Arm Cortex-A78C CPU aims for always-on laptops

Arm's CPU designs and technologies practically power a large chunk of the computers in the world, from the ones we put in our pockets to those that drive our cars' brains. The one segment that Arm-based chips haven't yet truly taken over is the desktop and laptop market. That might be changing quickly, especially with Apple Silicon close to launching, and Arm itself is launching a new Cortex-A78C CPU that it envisions will power on-the-go devices, a.k.a. Arm-powered laptops like those pushed by Microsoft.Arm announced last May the technology that will power the next generation of mobile and embedded processors. These include the Cortex-A78 CPU as well as a matching Mali-G78 GPU. These may primarily be earmarked for mobile devices but Arm is also creating variants to cater to other computing segments, like the Cortex-A78AE for automotive computers.

Now it's announcing the Cortex-A78C as a scalable and secure compute product for laptops. One key way it differs from its mobile counterpart is that octa-core and hexa-core configurations will mostly be made up of all big CPU cores, compared to the big.LITTLE mix often used in smartphones. Along with an increased 8MB L3 cache memory, this promises that the CPU is capable of handling heavier, multi-threaded workloads than even the most powerful gaming smartphones.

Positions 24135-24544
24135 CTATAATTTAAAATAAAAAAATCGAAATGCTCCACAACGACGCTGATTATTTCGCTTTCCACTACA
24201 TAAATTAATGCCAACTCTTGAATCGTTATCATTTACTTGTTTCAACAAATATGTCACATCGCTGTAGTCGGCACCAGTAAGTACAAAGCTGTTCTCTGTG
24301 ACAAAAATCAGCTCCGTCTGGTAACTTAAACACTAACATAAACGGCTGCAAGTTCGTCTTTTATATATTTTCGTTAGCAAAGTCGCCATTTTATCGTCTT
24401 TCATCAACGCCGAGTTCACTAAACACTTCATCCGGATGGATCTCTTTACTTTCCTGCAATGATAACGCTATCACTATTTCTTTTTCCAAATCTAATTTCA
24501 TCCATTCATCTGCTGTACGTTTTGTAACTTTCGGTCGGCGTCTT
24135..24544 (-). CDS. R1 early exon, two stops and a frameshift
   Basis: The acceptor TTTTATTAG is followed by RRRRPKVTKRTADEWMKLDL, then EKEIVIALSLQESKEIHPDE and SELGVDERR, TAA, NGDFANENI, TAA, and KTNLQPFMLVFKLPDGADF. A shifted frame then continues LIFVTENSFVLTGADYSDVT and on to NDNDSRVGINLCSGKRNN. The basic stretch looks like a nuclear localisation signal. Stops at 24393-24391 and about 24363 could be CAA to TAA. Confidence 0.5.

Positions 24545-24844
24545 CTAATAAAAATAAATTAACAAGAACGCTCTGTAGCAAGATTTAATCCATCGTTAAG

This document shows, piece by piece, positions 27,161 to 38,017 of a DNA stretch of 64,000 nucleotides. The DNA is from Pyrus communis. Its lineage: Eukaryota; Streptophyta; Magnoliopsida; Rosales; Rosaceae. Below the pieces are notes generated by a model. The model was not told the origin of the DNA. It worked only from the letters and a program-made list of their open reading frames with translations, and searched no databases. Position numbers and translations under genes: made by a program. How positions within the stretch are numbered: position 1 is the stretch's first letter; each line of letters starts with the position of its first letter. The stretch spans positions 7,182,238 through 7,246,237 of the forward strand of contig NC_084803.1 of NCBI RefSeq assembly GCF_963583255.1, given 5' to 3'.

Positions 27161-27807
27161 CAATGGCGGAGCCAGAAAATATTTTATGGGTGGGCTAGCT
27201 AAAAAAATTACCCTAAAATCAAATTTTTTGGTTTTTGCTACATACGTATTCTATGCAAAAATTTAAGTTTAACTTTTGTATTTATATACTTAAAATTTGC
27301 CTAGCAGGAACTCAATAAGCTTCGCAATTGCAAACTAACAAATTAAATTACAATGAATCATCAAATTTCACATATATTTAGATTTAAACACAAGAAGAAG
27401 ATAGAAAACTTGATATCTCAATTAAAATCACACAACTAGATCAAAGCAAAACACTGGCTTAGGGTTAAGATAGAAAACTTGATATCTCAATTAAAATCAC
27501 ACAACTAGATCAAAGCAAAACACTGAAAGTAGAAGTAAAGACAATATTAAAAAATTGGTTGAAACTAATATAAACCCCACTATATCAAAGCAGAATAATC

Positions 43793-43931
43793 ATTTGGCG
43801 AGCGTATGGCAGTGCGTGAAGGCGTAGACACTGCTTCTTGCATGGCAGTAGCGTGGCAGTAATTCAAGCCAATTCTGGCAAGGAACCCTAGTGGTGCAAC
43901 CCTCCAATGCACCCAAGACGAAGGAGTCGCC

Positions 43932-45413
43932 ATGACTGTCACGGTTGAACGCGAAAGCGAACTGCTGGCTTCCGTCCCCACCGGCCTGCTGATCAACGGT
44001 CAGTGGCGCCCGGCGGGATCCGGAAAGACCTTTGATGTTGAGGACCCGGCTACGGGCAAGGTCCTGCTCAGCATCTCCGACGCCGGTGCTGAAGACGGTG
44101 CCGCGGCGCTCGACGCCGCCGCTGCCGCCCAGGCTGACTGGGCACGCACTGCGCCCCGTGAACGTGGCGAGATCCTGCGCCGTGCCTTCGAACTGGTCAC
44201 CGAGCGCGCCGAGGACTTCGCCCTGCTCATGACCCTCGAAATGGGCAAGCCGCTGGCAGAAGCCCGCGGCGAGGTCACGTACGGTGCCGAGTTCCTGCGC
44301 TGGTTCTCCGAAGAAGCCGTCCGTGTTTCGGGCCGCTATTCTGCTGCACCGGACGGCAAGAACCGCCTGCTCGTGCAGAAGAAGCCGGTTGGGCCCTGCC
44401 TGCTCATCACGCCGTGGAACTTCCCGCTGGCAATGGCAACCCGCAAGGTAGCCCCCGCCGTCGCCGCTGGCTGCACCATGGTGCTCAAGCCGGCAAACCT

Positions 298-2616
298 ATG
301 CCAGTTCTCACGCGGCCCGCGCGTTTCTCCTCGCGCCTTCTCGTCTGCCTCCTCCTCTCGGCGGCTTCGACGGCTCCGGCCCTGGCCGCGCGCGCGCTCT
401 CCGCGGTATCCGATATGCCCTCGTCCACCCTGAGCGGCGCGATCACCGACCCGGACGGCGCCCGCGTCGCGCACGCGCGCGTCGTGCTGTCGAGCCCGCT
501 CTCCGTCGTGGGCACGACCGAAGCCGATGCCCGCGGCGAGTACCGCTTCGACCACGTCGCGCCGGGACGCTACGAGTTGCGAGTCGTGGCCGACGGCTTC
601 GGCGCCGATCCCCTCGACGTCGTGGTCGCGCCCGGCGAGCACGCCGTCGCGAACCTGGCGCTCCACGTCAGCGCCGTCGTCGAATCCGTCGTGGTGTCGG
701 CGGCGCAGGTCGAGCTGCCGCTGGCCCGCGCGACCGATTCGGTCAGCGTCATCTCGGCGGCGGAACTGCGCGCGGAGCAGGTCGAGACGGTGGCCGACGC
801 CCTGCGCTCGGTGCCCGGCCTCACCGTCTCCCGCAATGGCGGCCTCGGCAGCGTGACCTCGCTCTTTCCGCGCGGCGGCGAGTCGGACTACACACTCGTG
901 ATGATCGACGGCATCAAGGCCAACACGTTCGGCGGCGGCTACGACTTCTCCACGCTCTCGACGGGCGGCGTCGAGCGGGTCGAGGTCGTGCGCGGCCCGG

Of course, such systems can also be used in gaming, especially when paired with a Mali-G78. Going beyond those usual use cases, however, Arm boasts that the new Cortex-A78C features enhanced data and device security, things that are often more relevant for computers that are used in enterprise and office scenarios, like laptops.

As interesting as it may all sound, Arm itself doesn't make these processors or sell them directly. It will be up to its manufacturer partners to license the design and IP to create chips that will actually be put inside finished products. When such products will actually be available, Arm isn't saying yet. Whether such products will be able to take on the upcoming first generation of Apple Silicon MacBooks may be an even bigger question.